The Playlist Professionals At Apple, Spotify, And Google - BuzzFeed
Ever wondered what the life of a playlist-making professional was like? Here's your chance to step into the world of professional playlisting by living a day in the life of people like Chery of Apple Music and Rocío of Spotify.This article originally appeared on BuzzFeed
Inside The Playlist Factory
At the most powerful companies in Silicon Valley, small teams of anonymous, hardcore music fans race to solve the record industry’s toughest problem.
When he’s choosing your music for you, Carl Chery, 37, is in Culver City, California, sitting at his desk in an office with no signage, trying to decide whether Drake and Future’s “Jumpman” (jumpman, jumpman, jumpman) has jumped the shark. Or sometimes he’s at home in his one-bedroom apartment on the border of West Hollywood and Beverly Hills, walking around in his living room with new Gucci Mane blasting from a Beats Pill. Or at the gym going for a morning run on the treadmill, thinking about your gym and your treadmill, listening through headphones for changes in tempo and tone: Will this song push you through the pain? Is that one too long on the buildup?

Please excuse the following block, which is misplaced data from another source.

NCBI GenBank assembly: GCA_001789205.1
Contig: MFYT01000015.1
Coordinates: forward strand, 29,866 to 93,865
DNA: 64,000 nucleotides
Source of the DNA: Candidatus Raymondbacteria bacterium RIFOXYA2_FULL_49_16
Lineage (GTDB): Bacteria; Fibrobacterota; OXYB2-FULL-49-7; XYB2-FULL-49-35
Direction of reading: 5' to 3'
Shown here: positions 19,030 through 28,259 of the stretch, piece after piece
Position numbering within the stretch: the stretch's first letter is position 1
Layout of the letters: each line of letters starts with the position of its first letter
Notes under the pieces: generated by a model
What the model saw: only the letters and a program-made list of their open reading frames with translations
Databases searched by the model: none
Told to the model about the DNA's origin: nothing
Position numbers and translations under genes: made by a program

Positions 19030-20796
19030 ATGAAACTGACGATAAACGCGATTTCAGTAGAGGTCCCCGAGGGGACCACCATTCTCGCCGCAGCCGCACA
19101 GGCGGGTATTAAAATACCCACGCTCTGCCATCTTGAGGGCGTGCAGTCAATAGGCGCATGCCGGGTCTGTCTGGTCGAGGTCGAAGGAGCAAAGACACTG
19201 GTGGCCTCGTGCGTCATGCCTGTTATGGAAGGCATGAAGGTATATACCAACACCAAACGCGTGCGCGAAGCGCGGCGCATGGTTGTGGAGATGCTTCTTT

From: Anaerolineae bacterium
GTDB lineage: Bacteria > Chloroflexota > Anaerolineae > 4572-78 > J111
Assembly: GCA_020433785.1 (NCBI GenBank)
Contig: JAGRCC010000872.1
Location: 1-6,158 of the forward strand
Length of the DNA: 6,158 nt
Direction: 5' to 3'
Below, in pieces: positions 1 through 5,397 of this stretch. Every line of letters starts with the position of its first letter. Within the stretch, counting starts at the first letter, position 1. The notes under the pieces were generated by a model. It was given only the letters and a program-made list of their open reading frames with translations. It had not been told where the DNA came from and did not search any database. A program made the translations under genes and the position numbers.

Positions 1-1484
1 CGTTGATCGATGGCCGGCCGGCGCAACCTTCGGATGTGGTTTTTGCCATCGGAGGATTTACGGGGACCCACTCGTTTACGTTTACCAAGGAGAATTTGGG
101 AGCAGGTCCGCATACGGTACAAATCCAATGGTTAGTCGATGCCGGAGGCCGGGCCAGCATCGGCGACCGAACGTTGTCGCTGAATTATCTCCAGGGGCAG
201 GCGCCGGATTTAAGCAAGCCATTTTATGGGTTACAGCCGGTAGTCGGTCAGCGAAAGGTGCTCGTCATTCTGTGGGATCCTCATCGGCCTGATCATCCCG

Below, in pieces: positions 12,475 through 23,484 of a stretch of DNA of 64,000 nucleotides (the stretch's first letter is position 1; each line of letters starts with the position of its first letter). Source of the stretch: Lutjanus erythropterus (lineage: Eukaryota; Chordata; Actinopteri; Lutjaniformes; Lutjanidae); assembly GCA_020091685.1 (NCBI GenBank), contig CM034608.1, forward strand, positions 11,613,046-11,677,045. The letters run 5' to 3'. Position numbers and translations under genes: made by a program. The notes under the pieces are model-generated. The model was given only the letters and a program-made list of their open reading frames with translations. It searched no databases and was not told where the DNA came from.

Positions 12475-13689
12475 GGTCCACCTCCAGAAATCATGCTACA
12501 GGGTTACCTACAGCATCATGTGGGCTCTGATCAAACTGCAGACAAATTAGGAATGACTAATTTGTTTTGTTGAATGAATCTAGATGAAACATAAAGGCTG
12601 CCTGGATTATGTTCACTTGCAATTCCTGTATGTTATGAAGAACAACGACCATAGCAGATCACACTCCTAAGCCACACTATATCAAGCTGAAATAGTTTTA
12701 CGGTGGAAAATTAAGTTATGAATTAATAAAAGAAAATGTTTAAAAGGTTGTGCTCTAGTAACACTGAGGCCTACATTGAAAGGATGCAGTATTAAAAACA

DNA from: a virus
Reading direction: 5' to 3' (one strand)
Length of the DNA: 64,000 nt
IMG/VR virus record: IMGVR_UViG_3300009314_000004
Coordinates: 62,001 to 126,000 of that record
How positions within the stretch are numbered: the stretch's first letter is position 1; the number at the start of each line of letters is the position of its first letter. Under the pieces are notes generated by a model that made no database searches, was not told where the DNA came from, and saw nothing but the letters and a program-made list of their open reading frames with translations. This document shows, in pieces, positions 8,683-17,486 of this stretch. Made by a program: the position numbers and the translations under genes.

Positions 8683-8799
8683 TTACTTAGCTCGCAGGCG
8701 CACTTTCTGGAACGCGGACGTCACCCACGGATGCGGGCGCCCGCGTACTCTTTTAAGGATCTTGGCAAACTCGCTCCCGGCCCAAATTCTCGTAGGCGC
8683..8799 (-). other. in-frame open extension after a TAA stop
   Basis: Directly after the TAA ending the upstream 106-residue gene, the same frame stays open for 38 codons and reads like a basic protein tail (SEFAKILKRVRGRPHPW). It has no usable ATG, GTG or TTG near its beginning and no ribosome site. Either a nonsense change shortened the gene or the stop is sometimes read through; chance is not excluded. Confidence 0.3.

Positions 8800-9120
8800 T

“It’s hard to describe because it’s more of a feeling or instinct,” says Chery of his process. He’s from Queens, New York, which, despite his residence in Los Angeles for the past four years, is obvious when you hear him talk. “It kind of just happens. You sit there and you start moving and just do it.”
For a while we thought we could choose our own music. Remember that? In the wake of the last century we seized the right to take our pick from all of the songs in the world (All of the songs in the world!) and told anyone who didn’t like it exactly where they could go. And when it turned out that was too many songs after all (how many lifetimes are needed for a complete survey of Memphis soul? Or Brazilian funk?), a new category of music services appeared to ease our burden. But these services were flawed, said someone about to make a lot of money, and could only recommend music based on what we were already listening to. Did they even really know what we wanted? Do we not contain multitudes? And so now we have people like Chery...